Amnesty for overpaid social welfare claims 'could net €55m'
on 23/08/2013 00:00:00
His party estimates up to 10,000 welfare claimants could come forward and admit they are getting overpaid by the State if an amnesty is introduced. Correcting their payments could save €55m a year, Mr O'Snodaigh said.
"People come forward [to me] regularly. And they are afraid because it can build up quite quickly," he said.
"If you're in receipt of €10 or €15 [more than] what you're entitled to over a year, that's a substantial amount of money for people who have absolutely no savings who are dependent on the minimum payment.
"And for that to be deducted then out of their future payments, that makes it a lot more difficult for those people to survive. So they take a chance that they won't be caught or that the department won't discover that."
Asked what he told these claimants, Mr O'Snodaigh said: "In most cases we try to find out is there a mechanism and so far, there isn't a mechanism to come clean. In most cases, people just want to stay quiet because they can't afford to pay the arrears, the overpayments, back."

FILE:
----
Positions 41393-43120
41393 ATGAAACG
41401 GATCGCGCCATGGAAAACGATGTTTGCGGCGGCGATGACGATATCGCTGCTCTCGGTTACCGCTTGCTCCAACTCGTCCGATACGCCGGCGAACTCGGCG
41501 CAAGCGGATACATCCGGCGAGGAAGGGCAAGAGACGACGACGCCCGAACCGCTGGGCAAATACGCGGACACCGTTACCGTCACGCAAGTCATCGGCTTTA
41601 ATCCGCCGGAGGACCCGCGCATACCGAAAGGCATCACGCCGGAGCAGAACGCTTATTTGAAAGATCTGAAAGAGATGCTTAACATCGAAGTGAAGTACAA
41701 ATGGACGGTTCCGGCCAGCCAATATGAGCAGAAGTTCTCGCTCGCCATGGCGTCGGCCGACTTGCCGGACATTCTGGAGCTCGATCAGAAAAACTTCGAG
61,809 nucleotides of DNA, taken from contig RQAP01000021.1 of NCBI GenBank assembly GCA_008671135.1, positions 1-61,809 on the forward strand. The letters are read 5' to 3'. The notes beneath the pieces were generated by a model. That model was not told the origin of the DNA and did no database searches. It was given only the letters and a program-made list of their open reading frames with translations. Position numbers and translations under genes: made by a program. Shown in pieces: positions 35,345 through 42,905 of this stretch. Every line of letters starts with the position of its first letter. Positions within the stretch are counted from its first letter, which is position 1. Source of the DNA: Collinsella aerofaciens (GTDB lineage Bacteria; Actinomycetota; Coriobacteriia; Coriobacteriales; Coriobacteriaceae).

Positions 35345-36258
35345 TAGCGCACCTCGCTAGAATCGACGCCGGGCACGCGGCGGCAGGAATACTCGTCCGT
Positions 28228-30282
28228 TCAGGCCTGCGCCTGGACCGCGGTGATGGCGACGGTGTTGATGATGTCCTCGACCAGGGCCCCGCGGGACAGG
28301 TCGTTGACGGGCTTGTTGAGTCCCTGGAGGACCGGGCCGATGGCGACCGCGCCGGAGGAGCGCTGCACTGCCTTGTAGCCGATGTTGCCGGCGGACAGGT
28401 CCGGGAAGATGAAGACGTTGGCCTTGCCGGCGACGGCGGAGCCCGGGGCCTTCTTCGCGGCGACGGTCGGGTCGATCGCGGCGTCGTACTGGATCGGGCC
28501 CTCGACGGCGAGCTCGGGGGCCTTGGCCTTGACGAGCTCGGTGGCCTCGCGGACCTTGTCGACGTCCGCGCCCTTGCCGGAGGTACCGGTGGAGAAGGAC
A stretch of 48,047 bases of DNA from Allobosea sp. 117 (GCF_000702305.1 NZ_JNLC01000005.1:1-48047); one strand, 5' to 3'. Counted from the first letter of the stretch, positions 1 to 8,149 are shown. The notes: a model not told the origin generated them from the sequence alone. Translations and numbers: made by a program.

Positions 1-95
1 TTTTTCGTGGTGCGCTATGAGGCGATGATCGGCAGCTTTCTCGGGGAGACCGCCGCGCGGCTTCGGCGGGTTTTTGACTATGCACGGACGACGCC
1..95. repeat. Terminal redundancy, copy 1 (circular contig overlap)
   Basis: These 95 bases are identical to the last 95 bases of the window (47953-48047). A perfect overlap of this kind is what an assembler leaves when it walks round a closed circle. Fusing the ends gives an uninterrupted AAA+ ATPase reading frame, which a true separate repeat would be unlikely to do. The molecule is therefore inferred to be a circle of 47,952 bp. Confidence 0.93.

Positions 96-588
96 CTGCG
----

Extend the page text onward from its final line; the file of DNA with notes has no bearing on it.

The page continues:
Mr Ó Snodaigh wants Social Protection Minister Joan Burton to introduce the social welfare amnesty in October's budget and for it to be applied from January.
The proposal will be included in Sinn Féin's alternative budget, to be published ahead of budget day.
The proposal could save Ms Burton's department almost an eighth of her required €440m savings for next year. However, it is unlikely to be accepted by the Coalition.
Ms Burton's department last night said she did not believe such an amnesty was the correct approach to take for overpaid welfare claimants.
It said: "Amnesty proposals have been tried previously and have proven to be ineffective."
Savings last year through fraud and abuse prevention measures had amounted to €669m, department officials said.